Accepted paper:

King coal and his dispossessed subjects: cooking, heating, and mining in China's deindustrializing economy

Author:

Charlotte Bruckermann (University of Bergen, Norway)

Paper short abstract:

As deindustrialization and financialization gain pace in China's coal-rich Shanxi Province, residents resist dispossession through three coal-dependent spheres of social reproduction: household cooking, domestic heating, and industrial mining.

Paper long abstract:

This paper compares industrial and post-industrial transformations underwriting the Chinese economy, as current state policy shifts from securing fossil fuels to concern over carbon emissions. State discourses in the People's Republic adhere to a dichotomy between public service and private interest, thereby obscuring the developmentalist agenda of perpetual growth to fill state and corporate coffers. In the post-Mao Era, this ideology of balancing public and private commitments has taken a specific form of clarifying property rights, sometimes shorthand for dispossession in the interest of the greater good of capital accumulation. Even recent efforts to create a low carbon economy have become subject to these renewed forms of dispossession, as the right to pollute became an object of market exchange and financial speculation, with an ensuing scramble to invest in renewable energy. This effort to wean, even jolt, the Chinese economy off of its coal dependency has prominently included trailblazing efforts by the state-dominated banking and corporate-led service sector. This paper interrogates the ensuing shift in livelihoods in China's 'coal province' of Shanxi, where rich veins of the black sediment form the carbon-based backbone of the local economy. As livelihoods in Shanxi buckle under the dual pressures of deindustrialization and financialization, residents resist dispossession through everyday practices of social reproduction in three overlapping, coal-dependent spheres: household cooking, domestic heating, and industrial mining. The paper argues that China's current low carbon transition distributes the spoils and costs of de-industrialization in highly uneven forms, not unlike the previous upheavals of accelerated industrialization.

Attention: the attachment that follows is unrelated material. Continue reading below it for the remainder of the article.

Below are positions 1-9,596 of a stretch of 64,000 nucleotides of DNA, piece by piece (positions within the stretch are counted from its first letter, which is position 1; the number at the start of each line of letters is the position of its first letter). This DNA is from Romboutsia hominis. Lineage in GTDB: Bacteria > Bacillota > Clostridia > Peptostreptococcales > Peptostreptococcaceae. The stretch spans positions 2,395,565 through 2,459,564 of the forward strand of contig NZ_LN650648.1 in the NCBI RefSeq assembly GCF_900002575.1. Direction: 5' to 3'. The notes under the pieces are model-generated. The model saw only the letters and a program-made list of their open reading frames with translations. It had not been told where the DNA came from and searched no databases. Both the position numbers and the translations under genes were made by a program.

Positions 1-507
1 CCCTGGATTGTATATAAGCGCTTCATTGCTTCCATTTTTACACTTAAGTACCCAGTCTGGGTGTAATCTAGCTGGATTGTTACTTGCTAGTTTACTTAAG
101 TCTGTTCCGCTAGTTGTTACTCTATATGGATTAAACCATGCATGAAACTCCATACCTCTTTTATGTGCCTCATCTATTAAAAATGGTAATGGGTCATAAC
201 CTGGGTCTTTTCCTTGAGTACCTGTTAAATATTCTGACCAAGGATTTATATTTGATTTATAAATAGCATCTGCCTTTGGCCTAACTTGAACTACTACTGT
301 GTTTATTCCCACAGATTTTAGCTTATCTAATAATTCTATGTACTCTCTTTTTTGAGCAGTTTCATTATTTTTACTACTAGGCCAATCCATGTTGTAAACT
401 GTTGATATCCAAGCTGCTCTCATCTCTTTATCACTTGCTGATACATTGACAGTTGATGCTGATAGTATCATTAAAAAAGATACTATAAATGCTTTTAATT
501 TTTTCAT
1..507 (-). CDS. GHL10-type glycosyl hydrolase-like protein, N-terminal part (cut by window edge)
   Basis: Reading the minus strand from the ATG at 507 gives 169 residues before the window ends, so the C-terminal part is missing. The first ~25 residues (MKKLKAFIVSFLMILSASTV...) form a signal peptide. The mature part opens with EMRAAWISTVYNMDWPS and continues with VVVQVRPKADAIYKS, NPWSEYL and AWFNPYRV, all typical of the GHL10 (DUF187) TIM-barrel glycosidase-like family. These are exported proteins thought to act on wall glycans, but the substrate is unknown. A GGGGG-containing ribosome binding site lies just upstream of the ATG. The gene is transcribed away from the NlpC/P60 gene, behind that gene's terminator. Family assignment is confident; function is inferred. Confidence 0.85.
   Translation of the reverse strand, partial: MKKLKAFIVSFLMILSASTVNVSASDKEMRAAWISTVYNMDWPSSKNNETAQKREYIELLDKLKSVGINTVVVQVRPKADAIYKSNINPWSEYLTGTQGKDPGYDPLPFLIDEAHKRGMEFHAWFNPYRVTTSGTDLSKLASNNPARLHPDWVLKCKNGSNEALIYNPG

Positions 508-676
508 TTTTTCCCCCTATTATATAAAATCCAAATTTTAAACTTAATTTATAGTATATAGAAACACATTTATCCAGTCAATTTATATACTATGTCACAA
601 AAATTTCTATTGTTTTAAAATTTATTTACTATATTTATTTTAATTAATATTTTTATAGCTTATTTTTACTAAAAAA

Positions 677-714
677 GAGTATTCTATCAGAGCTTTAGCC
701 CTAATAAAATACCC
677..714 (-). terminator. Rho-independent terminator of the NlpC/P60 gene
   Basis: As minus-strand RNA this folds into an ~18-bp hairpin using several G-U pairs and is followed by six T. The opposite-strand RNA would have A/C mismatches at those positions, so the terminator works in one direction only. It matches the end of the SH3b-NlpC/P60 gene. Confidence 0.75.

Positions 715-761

panel P012
Ideologies of dispossession along the private/public conundrum [Anthropology of Economy Network]